Railroad seeks to have developer’s suit dismissed
Judge considering arguments after hearing this week

By Brian S. Huber - Freeman Staff

Aug. 29, 2015

WAUKESHA — A Waukesha County Circuit Court judge is considering arguments in a lawsuit brought by a firm wishing to use part of a railroad right-of-way in Pewaukee for parking, just as a prior business there reportedly did for decades.

Tom Davis, a partner in the Pewaukee Land Co., sought approval for an open-air rooftop restaurant on the site of a former Denny’s Service and BP station at 2221 W. Wisconsin Ave., but was told by the Plan Commission in 2013 the site needed at least 34 parking spaces, far more than were available.

The Pewaukee Land Co. last fall filed a lawsuit against the Soo Line Railroad Co., which operates the Canadian Pacific line and owns the railroad and the right-of-way abutting the gas station site. The suit seeks “adverse possession” of part of the right-of-way, arguing the service station “continually occupied the subject property for more than 40 years.” The suit maintains such possession has been “visible, open and notorious.”

“The Pewaukee Land Company is attempting to adversely possess the property. It has been a parking lot for a number of decades,” said Matthew Fernholz, an attorney for the plaintiffs, on Friday.

The court file includes an affidavit from former Pewaukee Police Chief Ed Baumann, who said during his nearly 30 years as chief, he received various calls from the railroad about people on the tracks but “not once” for a complaint of people parking at the gas station.

In June, attorneys for the railroad responded with a motion for summary judgment — a move to decide a case when no material facts are disputed. In a memo accompanying the motion, railroad attorney Matthew Seltzer said the Interstate Commerce Commission Termination Act pre-empted any such use of the right-ofway.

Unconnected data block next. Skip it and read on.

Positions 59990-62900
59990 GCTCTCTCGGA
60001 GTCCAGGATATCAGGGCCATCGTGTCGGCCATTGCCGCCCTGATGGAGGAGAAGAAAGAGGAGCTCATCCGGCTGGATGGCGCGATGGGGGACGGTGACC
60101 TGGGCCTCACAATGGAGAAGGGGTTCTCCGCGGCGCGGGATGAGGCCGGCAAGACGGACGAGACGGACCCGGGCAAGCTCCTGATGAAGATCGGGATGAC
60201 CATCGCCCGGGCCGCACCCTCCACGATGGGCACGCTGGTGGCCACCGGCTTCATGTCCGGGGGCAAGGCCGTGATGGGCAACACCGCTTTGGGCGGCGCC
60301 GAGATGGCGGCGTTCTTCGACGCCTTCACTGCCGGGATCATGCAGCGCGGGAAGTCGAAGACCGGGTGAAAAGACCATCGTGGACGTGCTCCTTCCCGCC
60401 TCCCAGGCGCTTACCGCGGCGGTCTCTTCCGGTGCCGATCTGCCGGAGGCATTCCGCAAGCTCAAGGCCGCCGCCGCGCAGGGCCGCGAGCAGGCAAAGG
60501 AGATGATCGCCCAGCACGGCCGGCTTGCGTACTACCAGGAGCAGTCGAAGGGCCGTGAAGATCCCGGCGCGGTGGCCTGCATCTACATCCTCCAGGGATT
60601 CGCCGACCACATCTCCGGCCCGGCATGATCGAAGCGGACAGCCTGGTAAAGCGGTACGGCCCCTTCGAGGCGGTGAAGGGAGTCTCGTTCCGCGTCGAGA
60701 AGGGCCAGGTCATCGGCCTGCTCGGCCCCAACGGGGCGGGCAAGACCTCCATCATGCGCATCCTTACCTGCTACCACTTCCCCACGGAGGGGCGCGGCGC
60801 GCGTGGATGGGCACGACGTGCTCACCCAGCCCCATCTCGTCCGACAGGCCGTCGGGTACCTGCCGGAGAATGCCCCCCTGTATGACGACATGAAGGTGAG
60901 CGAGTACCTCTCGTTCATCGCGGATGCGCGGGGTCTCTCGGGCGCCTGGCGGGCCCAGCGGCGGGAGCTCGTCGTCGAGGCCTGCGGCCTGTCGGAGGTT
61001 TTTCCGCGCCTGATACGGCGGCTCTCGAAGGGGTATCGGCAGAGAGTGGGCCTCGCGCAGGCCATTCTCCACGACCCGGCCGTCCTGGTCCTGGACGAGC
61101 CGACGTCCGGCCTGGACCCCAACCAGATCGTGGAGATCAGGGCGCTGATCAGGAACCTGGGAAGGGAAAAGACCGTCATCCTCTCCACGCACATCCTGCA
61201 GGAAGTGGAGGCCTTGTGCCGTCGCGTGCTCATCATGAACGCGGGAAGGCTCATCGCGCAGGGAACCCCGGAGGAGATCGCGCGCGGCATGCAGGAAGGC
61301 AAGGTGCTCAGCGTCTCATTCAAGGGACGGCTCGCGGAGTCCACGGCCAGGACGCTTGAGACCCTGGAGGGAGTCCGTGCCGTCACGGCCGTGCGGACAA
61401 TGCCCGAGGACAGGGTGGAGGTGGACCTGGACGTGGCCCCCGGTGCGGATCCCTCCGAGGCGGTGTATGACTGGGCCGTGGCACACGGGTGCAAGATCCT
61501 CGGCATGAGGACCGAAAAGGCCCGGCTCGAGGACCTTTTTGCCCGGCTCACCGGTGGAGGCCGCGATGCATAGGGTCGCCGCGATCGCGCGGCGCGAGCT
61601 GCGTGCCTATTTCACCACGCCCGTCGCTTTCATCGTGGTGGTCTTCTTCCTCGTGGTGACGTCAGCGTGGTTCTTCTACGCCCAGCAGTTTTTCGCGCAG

“(U)nder ICCTA’s per se preemption framework, there are only two material facts required for this Court to resolve CP’s motion for summary judgment. Neither of these two facts is, or can be, disputed by plaintiff. First, the land in question is a CP railroad right-of-way. Plaintiff cannot deny, and in fact has admitted in its Complaint, this fact,” he wrote.

“Second, Plaintiff cannot deny, and indeed its Complaint evidences, that it seeks to take control of CP’s right-of-way through adverse possession and a prescriptive easement. Because there are no genuine issues as to either of these material facts, CP is entitled to summary judgment on both of Plaintiff’s claims on the basis of federal preemption.”

Seltzer could not be reached for comment Friday.

Justin Meyer, general manager of capital planning for the CP, said in another affidavit the rightof- way is “essential” to railroad operations on the line, which is its primary route from Chicago to Vancouver, carrying 18 to 22 freight trains and least two passenger trains a day. The right-of-way is needed to provide a safety buffer, as well as space for drainage and maintenance and service on the tracks and space for future expansion, he said.

After hearing arguments this week, Judge Maria Lazar is taking the matter under advisement, with no timeline set for her ruling. Should the case not be dismissed, it is set for a March pretrial conference.
 

Email: bhuber@conleynet.com